Oxidants are generated at increased rates by working muscles. Bjugstad et al. [2] have shown that racing induces oxidative changes in driver athletes, shifting the redox potential of mixed venous blood to a more oxidized state. This response was related to pre-race antioxidant capacity. Redox status was less perturbed in drivers who had higher antioxidant capacities and those who took vitamin supplements. In part, the pro-oxidant shift caused by racing reflected an increase in oxidant production by working muscles. Skeletal muscle continually generates ROS, which are detectable within myofibers [20] and in the extracellular space [21]. The parent molecule of the ROS cascade is the superoxide anion radical, which gives rise to hydrogen peroxide, hydroxyl radicals, and other low-molecular-weight derivatives. Sources of ROS in differentiated myofibers include the mitochondrial electron transport chain, nicotinamide adenine dinucleotide (phosphate) oxidase—or NAD(P)H oxidase (NOX)—xanthine oxidase, cyclooxygenases, and lipoxygenases. Among these, ROS from specific oxidases appear to modulate cell signaling via redox-sensitive regulatory proteins [22], whereas ROS that modulate the intracellular redox environment derive from both mitochondria [23] and NOX [24].
In parallel, skeletal muscle continually generates nitric oxide, or NO [25]. This may be produced via either of two constitutively expressed NO synthases: a tissue-specific isoform of neuronal-type nitric oxide synthase—or nNOS [25]—and the endothelial-type NO synthase, or eNOS [26]. NOS-independent synthesis of NO from nitrate may also be possible under certain conditions [27]. NO and its redox derivatives compose the RNS cascade. NO can act on target proteins via cGMP-dependent signaling or via direct redox modification, e.g., S-nitrosylation. By these mechanisms, NO modulates various aspects of skeletal muscle function, including contractile function [25,28], mitochondrial respiration [29], and glucose uptake [30].
Both ROS and RNS activities increase in muscles during repetitive contractions [20,25], such as those that occur in the limb and trunk muscles of driver athletes during competition. Increases in ROS and RNS activities shift the intracellular redox status, promoting oxidation of regulatory proteins and altering myofiber function in a time- and concentration-dependent manner. Increases in oxidant activity can disrupt excitation–contraction coupling [31], calcium sensitivity of myofilament proteins [32,33], mitochondrial energetics [34], and carbohydrate metabolism [30]. These intracellular events combine to depress the specific force of muscle contraction [35] and contribute to muscle fatigue [36]—a near-ubiquitous finding in the muscles of driver athletes following a race [15].

3. Vibration

Race cars vibrate. The sources of vibration include rotation of drivetrain components, wheel-and-brake assemblies, interactions between the tires and the road surface, flexing of aerodynamic surfaces, and harmonics of the chassis, engine, and other components [37,38,39]. The race car structure is stiff, and there is little to dampen the transmission of vibrations to the driver [40,41,42]. Vibrations transmitted to the driver act as both whole-body inputs and localized mechanical stimuli, eliciting distinct physiological responses in each case.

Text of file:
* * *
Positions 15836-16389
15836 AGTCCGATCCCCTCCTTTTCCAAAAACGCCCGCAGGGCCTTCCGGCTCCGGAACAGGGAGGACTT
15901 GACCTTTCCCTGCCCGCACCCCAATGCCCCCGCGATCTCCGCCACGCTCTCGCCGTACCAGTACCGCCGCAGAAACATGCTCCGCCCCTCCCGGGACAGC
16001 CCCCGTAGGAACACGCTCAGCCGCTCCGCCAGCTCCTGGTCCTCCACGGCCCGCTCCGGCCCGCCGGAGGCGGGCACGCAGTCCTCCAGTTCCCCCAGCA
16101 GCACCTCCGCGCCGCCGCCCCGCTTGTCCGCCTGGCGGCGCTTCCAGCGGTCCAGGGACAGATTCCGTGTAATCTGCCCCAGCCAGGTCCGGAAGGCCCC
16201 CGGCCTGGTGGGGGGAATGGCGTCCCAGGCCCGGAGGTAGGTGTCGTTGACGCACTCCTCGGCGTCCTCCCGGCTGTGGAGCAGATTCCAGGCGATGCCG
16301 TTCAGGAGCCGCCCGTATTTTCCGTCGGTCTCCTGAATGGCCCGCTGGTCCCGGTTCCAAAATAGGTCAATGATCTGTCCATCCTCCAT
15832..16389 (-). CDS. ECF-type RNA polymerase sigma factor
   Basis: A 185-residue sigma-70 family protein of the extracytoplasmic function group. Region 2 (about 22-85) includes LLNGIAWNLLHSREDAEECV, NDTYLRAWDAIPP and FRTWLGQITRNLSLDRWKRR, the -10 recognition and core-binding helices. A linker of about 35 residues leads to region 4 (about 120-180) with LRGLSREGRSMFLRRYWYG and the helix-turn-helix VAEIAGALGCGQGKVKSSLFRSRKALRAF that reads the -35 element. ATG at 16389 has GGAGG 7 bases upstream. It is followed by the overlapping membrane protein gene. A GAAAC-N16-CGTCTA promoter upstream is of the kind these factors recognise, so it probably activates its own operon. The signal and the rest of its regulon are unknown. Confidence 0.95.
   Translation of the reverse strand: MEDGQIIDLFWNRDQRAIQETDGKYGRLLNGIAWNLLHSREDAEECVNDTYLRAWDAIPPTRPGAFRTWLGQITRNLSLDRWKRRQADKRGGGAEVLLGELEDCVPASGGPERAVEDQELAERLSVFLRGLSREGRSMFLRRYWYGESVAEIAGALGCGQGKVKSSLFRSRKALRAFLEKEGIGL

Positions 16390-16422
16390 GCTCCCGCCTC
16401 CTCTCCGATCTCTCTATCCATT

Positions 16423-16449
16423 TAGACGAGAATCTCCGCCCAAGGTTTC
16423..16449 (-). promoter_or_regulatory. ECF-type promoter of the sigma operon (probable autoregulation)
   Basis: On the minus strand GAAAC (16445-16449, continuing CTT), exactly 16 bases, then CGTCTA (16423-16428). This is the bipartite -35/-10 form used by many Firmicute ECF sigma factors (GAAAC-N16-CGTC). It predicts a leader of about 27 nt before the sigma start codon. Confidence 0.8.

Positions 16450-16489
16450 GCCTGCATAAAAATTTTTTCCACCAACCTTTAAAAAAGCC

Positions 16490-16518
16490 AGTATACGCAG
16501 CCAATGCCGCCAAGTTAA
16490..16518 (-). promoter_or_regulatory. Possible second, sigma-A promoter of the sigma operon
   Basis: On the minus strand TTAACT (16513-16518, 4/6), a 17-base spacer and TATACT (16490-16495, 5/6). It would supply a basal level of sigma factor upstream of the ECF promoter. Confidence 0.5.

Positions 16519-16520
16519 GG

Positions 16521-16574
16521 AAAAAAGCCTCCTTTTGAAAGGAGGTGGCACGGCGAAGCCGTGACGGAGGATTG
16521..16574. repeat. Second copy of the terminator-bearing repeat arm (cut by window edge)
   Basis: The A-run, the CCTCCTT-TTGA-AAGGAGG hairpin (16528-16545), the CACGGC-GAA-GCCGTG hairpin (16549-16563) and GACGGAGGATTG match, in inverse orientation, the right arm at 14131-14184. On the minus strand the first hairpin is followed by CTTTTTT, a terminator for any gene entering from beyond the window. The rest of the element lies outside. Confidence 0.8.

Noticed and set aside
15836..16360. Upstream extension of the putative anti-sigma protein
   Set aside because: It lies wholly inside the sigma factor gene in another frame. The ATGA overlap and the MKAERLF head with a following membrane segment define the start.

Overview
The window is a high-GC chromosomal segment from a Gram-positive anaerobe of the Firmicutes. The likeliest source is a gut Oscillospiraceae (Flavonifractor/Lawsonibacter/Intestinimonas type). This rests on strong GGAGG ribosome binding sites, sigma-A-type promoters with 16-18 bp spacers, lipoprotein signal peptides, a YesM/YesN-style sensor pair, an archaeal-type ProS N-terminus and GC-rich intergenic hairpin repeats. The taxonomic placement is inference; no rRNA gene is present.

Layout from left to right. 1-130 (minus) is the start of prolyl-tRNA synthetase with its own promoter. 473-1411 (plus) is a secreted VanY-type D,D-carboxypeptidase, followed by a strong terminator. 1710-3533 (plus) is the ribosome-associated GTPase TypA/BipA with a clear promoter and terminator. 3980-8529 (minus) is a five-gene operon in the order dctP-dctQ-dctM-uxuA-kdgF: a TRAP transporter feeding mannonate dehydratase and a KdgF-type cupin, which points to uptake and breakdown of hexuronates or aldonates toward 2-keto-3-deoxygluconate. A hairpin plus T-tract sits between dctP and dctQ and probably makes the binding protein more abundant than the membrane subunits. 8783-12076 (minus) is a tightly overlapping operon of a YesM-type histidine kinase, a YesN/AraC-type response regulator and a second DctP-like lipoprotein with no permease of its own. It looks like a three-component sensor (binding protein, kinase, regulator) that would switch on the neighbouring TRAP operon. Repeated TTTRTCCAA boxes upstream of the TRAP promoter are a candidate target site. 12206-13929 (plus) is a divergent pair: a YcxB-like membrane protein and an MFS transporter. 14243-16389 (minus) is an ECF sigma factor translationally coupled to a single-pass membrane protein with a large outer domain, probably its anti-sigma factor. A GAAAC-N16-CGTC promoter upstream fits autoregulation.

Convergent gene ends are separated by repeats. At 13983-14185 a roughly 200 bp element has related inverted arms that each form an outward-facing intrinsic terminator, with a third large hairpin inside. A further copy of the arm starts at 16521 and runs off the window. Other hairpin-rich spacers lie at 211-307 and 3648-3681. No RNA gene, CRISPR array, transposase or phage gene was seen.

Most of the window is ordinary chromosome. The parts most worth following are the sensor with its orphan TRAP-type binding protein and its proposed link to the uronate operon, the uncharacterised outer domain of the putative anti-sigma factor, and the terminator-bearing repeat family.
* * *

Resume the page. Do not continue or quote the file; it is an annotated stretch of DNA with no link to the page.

Whole-body vibration has multiple effects on drivers. At high speeds, interactions of the car with variations in the track surface can impose transient vertical loads of up to 3 g on the driver [42]. Vertical loading can cause substantial discomfort and injury in drivers. Indeed, a retrospective study of musculoskeletal injuries in over 130 drivers identified pain in the lumbar back region and upper legs as one of the most common complaints [43]. Whole-body vibration can slightly impair driver vision, although this appears to be a transient phenomenon with no serious consequences. Laboratory studies of healthy adults show that whole-body vibration stimulates reflex increases in heart rate, cardiac output, oxygen consumption, and minute ventilation [44]. These changes mimic the cardiopulmonary responses seen in drivers during competition [1]. Similarly, whole-body vibration causes mental fatigue and diminishes mental alertness in noncompetitive driving [17]. Such issues affect race drivers during long stints, especially in cross-country rallies and endurance racing, and may be caused in part by vibration.
Localized transmission of vibrations to the driver via the steering wheel is a well-defined problem [45]. It predisposes muscles of the hands, arms, and upper body to cramping and fatigue, which can impair car control and distract the driver. Steering wheel vibrations are also linked to symptoms and nerve disorders of the hands and arms [43]. This is consistent with mechanistic research showing that vibration of an appendage affects the associated peripheral nerve. Acute vibration sensitizes nerve fiber populations that carry pain and proprioceptive information—notably Aβ, Aδ, and C fibers [46]. Over longer time periods, repetitive bouts of vibration cause loss of small nerve fibers, increase mitochondrial numbers in fibers, and increase the size of sensory receptors [47]. Adaptations in the afferent pathway are associated with pro-inflammatory changes that include cytokine upregulation and oxidative stress [46].